The movie unfolds in chapters entitled “Once Upon a Time…”, “Inglourious Basterds”, “German Night in Paris”, and “Operation Kino”, each almost acting as its own movie within the movie. The feel of the film, however, the sets, cinematography, wardrobe and color all contribute to a slightly self-mocking War Film, in capital letters, of course. When German Nazi killer Hugo Stiglitz (Til Schweiger) is introduced, his name shows up on screen almost as a silent movie title.
There are also some great lines in the film too, notably including when SS Colonel Landa is interrogating farmer LaPadite about the whereabouts of the missing Jewish dairy farmers from the neighborhood:
Landa: “What have you heard?”
LaPadite: “Only rumors”
Landa: “I love rumors! Facts can be so misleading, but rumors, whether or not they’re true, can be so revealing…”
In another scene, when we’re introduced to Sgt. Donny Donowitz (Eli Roth), who relishes beating Nazi’s with a baseball bat while dreaming of playing in Yankee stadium, Lt. Raine explains to the one Nazi that they’re going to let live post-ambush: “Yeah, well, watching Donny beat Nazis is the closest we get to going to the movies.”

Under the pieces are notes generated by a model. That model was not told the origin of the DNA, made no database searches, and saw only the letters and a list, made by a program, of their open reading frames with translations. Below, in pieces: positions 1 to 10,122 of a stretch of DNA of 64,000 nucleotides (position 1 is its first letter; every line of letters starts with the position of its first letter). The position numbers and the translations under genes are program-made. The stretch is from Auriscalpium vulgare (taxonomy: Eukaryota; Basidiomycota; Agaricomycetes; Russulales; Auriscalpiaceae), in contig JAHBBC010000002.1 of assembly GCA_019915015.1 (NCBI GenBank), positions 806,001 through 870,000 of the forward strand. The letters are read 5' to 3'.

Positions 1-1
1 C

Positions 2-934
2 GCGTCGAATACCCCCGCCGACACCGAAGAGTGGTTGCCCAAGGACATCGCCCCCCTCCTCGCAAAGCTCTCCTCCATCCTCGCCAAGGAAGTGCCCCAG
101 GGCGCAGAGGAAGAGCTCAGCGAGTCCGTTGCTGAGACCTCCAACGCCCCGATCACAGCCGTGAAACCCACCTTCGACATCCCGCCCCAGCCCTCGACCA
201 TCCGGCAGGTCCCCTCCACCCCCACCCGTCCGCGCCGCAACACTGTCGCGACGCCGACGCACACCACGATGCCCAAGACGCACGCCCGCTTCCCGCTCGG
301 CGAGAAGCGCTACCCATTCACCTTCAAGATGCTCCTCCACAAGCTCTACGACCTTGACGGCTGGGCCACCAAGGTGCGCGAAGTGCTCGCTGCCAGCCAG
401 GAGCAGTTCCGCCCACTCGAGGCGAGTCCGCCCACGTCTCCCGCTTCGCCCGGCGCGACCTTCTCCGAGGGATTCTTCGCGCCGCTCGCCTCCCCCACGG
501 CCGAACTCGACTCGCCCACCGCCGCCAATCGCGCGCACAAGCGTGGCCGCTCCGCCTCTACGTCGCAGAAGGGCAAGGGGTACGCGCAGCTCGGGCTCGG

The overarching theme is revenge. The revenge of the Jews on the Nazis, as personified by the Jewish guerilla troops attacking and ensuring that “the Germans are going to be sickened by” their actions. The theme occurs again in the film in an important way, but I won’t spoil it for you by explaining.
The revenge takes place with the basterds learning that the film “Nation’s Pride” is going to premiere in France to an audience of key German military personnel, including the film’s star Fredrick Zoller (Daniel Brühl), Joseph Goebbels (Sylvester Groth) and a variety of senior Gestapo officers. They hatch a plot, called Operation Kino, to blow up the theater during the screening, in a delightfully self-referential comment on the revisionist screening of Inglourious Basterds that we, the audience, watch.
As you might expect, there are complications and things don’t unfold as planned, but unlike the recent dramatic WWII movie Valkyrie where any half-clued viewer already knew the ultimate outcome, in Inglourious Basterds the unraveling plot surprises at more than one turn and the ending proves quite satisfying, even if verisimilitude gets left behind.
And as always with a Tarantino film, keep an eye open for other films and how they appear. For example, the reference to King Kong was brilliant, see if you can figure out where Hitchcock’s terrific Sabotage shows up, and pay attention to the film critic in the movie and his eventual demise. Lovely stuff.
Finally, the more I think about what Quentin Tarantino has accomplished with his most mature film work to date, the more I am impressed. If you’re a student of film and can handle just a few minutes of shocking, graphic violence (and surprisingly little at that), then I strongly recommend Inglourious Basterds to you.